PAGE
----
Most council members support returning hourly workers to full hours and pay sooner rather than later.
Tiffin City Council met as a Committee of the Whole Monday evening to discuss a request from Mayor Jim Boroff from the last council meeting to restore five hours per pay period to hourly employees by the first pay period in July. Hourly and salary employees took pay cuts in May 2009.
Boroff said the general fund expense is about $26,000, which would be covered by income tax increases and $60,000-$70,000 in unused income tax refunds set aside at the beginning of the year.
"What this does is it levels the playing field," he said. "Admittedly, we know there are going to be other things coming down the pipe (in terms of cuts), but we should do the honorable thing and we had a covenant with our employees. We need to get them back to the level playing field, so when we make adjustments from this point forward, we're all playing the same."
Boroff said the cuts have saved the city more than $300,000.
Boroff also asked that salaried employees return to full wages, but suggested making the increase in September. An increase for salaried employees is to cost the general fund about $10,000.
A motion to have the request prepared as legislation was approved by council members Mark Hayes, Steve Lepard, Lori Ritzler and Tyler Shuff.
Hayes said Finance Director Gwynn Reinhart's last financial statement showed 2011 collections were ahead of 2010 collections by almost $250,000.
Ritzler said she supported the return in pay as the amount being requested would not "make or break" the budget.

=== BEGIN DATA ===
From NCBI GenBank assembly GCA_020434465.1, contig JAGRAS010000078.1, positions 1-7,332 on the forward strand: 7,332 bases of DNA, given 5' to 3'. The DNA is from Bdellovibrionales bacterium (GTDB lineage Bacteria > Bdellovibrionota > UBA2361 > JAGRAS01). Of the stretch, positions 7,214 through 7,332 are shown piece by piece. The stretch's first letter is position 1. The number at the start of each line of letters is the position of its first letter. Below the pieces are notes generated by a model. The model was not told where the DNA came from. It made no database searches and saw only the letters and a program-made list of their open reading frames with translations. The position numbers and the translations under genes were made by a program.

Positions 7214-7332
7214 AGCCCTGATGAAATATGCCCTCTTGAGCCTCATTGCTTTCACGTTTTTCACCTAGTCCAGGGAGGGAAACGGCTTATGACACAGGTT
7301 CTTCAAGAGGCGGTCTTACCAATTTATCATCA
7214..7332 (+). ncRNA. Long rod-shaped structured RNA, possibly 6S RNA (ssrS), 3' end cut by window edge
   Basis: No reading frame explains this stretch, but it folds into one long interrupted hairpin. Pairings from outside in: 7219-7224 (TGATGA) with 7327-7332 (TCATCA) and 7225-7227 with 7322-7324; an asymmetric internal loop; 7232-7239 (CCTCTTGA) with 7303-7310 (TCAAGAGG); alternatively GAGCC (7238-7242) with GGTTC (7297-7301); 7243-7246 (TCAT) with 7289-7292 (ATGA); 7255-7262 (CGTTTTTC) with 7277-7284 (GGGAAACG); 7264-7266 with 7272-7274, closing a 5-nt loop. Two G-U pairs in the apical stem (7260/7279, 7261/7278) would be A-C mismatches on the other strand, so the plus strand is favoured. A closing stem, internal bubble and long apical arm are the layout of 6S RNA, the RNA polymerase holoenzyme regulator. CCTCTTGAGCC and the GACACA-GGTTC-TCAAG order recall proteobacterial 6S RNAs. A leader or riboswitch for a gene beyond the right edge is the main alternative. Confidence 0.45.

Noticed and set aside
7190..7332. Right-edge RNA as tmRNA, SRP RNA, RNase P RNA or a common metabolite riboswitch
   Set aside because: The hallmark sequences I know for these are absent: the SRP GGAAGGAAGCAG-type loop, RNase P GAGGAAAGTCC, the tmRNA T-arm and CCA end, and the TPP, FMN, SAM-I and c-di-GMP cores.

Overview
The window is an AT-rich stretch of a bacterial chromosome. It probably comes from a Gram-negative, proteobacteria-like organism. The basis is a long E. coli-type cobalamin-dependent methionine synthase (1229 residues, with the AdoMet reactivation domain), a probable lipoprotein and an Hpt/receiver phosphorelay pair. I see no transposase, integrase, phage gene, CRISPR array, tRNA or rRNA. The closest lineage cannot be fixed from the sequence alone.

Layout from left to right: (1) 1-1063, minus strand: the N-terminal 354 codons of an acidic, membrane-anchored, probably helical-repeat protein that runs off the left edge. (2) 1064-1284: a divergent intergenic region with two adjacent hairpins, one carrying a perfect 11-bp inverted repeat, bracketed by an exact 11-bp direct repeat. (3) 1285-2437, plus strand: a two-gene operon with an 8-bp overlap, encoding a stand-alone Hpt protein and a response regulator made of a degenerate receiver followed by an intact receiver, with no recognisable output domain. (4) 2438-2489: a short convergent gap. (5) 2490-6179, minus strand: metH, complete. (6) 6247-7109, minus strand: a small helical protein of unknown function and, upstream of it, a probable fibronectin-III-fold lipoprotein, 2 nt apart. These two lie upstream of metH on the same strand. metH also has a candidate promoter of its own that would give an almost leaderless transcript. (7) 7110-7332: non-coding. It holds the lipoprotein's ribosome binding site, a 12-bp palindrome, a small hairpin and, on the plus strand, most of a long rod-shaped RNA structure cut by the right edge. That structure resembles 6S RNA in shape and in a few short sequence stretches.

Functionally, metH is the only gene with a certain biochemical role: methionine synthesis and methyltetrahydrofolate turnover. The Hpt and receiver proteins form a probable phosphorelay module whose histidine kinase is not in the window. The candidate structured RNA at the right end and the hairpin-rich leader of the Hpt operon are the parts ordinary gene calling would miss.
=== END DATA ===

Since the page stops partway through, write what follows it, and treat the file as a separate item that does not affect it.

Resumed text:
Rich Cline, Pete Gallipeau and Aaron Montz voted against the motion, each saying it is premature.
"The hourly employees, they have worked their tails off, they have probably worked harder than they had to in the past because we're at reduced levels," Montz said. "What I'm concerned about is the long term, just the money that we could save by not restoring this in a few months could potentially save next year one or two positions that we wouldn't have to cut. ... Why can't we just wait a few more weeks to see where this state budget comes out?"
"I think we made the cuts after painful deliberations about whether it was the right thing to do," Gallipeau said. "I'm not sure that I've seen a trend in the opposite direction as far as the financial well-being of the city, to be in a position to do what the mayor is asking for, quite yet. ...
"I'd also prefer, maybe five months down the line, we do see a trend, and by that time we do see a new mayor elected who maybe wants to do things differently the next four years, and I think that new mayor should be involved with their new employees."
Hayes responded, saying he did not want to see a "lame duck council" for the duration of the year.
After the meeting, Boroff said he was grateful.
he said. "(Council) sometimes loses sight that the city is service-oriented, and if you want them to do the best for you, you need to keep your promises."
Law Director Brent Howard is to prepare the legislation as a budget change.